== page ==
The National Park Service is currently considering new overflight rules for Grand Canyon. In general, the proposals are intended to constrain and regulate the air tour industry in ways that will do little to improve and enhance the experience of visitors to this scenic place.
Indeed, considering the wide array of human interactions with the Grand Canyon, you would be hard-pressed to find any activity that has less of an environmental impact than do these overflights. Less than the visitors to the rim, the hikers below the rim or the boaters on the river. And, certainly less than the NPS helicopters that fly below the rim, whose impacts are excluded from this proposal.
However, the Park Service has been charged by Congress to restore "natural quiet" to most of the Grand Canyon. Exactly what this means is contentious. It doesn't necessarily mean quiet as you and I would understand it. And, while I would consider humans as part of nature, that's not what they mean, either. Suffice to say it really boils down to competition among various special interests and how they want to control the Grand Canyon experience.
Among those special interests are my brothers and sisters in the backpacking community. You may be surprised to learn that they are a selfish and greedy lot, who would like to have the Grand Canyon all to themselves, without the inconvenience of other people intruding on "their" special place. It would be a huge mistake to assume that they have some singular insight about the canyon. If that was true, then my 30-plus years of hiking the canyon would give me more influence than I have, assuming I have any. I do more than tolerate the fact that other people will want to experience the canyon in ways different from me; I embrace this diversity of experiences, and consider them all equally valuable to the human condition.
I do not envy the balancing act that the Park Service has to maintain. I agree with much of what they have already done - no air tours over the corridor area, nor over the developed areas of the rims, nor at the beginning and end of the day. There should be separation as well as accommodation.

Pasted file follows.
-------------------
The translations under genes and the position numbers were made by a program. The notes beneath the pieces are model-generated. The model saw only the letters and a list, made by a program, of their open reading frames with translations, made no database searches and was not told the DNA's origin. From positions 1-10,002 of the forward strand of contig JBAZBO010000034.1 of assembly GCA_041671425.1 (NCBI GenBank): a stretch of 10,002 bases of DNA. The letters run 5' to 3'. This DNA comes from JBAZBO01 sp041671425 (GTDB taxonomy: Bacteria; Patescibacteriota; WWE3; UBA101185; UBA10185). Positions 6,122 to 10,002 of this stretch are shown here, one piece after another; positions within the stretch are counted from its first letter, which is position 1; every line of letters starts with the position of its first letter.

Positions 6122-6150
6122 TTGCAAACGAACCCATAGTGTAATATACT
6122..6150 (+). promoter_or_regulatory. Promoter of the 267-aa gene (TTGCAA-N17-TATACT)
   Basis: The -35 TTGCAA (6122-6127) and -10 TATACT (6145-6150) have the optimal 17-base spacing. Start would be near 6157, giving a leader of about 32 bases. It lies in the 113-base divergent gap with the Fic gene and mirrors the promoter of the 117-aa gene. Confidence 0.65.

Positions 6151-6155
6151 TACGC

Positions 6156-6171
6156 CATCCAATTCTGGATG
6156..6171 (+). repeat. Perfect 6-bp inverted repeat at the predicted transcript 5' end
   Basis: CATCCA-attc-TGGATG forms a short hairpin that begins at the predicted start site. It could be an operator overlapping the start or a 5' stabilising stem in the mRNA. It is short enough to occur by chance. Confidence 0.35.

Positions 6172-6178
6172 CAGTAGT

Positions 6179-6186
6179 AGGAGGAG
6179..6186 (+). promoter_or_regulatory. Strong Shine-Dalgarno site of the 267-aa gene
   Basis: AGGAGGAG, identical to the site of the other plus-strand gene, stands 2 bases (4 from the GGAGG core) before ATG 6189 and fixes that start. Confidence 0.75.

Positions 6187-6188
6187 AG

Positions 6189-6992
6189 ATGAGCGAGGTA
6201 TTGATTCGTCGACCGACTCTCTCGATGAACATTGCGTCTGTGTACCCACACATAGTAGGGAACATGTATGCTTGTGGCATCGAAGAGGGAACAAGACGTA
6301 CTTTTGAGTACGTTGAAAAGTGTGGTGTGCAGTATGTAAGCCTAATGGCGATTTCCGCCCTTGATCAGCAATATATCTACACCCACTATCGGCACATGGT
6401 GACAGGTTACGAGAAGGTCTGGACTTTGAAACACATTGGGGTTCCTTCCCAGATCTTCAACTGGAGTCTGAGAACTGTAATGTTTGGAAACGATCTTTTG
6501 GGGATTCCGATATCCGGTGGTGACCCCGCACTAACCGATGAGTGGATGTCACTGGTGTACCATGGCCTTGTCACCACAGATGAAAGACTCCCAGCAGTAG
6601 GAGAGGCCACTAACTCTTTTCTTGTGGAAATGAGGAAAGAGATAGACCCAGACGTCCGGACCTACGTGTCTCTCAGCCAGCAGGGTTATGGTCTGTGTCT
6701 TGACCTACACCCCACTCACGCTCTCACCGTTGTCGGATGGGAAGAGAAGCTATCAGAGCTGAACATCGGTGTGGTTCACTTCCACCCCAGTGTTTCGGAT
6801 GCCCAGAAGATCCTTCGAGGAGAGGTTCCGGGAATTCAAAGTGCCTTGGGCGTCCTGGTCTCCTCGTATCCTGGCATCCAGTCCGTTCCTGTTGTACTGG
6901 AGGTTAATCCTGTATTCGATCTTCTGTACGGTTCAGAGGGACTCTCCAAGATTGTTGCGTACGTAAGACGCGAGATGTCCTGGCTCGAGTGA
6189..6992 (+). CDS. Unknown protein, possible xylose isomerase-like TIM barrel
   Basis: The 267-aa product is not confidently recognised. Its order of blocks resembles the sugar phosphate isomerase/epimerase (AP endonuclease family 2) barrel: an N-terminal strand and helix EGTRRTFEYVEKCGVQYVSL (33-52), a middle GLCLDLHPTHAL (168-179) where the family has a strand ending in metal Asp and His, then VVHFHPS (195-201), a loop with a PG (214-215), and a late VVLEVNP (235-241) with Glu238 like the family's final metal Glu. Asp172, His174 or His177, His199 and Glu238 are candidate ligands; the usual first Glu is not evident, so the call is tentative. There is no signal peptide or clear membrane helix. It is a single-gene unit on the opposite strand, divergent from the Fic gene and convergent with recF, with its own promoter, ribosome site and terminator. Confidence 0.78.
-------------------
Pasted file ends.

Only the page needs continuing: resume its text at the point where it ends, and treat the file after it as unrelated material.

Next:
But, their current proposal goes too far. They want to create seasonal shifts in the two overflight corridors, closing each for half the year. And, they want to expand the daily curfews to 15 hours a day, in the summer, and 17 hours a day, in the winter.
These particular restrictions will have the effect of increasing the congestion along the overflight corridors, potentially doubling the traffic on those routes when they are open. When I quizzed an official at the open house about this point, they seemed surprised by this simple math.
Further, the imposition of a daily cap and the raising of the minimum elevation level in the flight-free zones appear to be solutions in search of a problem, and without any but the most arbitrary of reasoning.
More troubling is the bureaucratic mandate of so-called "quiet technology" within 10 years. Wouldn't it be nice if the government could just wave a magic wand and make aircraft quiet? I don't know anyone who is opposed to such technology, but the question is always going to be one of costs and whether the tradeoffs make it a worthwhile proposition. I am content to let the market determine the extent and pace of the introduction of such technology, rather than some bureaucracy.
In the Draft Environmental Impact Statement, Alternative A is identified as the "No Action" alternative. That is a bit of a misnomer, as it leads to "substantial restoration of natural quiet ... over ... 53 percent of the park." That meets the Congressional mandate and should be acceptable to everyone until we revisit the issue again in 2021.
Dennis Foster has a Ph.D. in economics, has hiked the Grand Canyon since 1977, has testified before a congressional committee on Grand Canyon management issues and has taken two helicopter tours of the Canyon.
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